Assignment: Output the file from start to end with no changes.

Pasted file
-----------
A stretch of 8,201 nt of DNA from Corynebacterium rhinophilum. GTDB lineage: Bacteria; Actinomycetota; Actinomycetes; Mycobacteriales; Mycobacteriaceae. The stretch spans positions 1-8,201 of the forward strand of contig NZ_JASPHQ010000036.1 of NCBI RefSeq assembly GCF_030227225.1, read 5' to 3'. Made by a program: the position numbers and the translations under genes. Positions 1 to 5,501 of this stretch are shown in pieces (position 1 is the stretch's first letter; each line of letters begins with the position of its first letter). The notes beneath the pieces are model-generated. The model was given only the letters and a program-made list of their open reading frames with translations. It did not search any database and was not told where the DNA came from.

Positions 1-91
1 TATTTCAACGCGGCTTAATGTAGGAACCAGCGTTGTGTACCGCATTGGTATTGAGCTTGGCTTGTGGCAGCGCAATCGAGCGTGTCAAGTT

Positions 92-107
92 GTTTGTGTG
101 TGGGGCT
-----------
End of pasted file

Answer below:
A stretch of 8,201 nt of DNA from Corynebacterium rhinophilum. GTDB lineage: Bacteria; Actinomycetota; Actinomycetes; Mycobacteriales; Mycobacteriaceae. The stretch spans positions 1-8,201 of the forward strand of contig NZ_JASPHQ010000036.1 of NCBI RefSeq assembly GCF_030227225.1, read 5' to 3'. Made by a program: the position numbers and the translations under genes. Positions 1 to 5,501 of this stretch are shown in pieces (position 1 is the stretch's first letter; each line of letters begins with the position of its first letter). The notes beneath the pieces are model-generated. The model was given only the letters and a program-made list of their open reading frames with translations. It did not search any database and was not told where the DNA came from.

Positions 1-91
1 TATTTCAACGCGGCTTAATGTAGGAACCAGCGTTGTGTACCGCATTGGTATTGAGCTTGGCTTGTGGCAGCGCAATCGAGCGTGTCAAGTT

Positions 92-107
92 GTTTGTGTG
101 TGGGGCT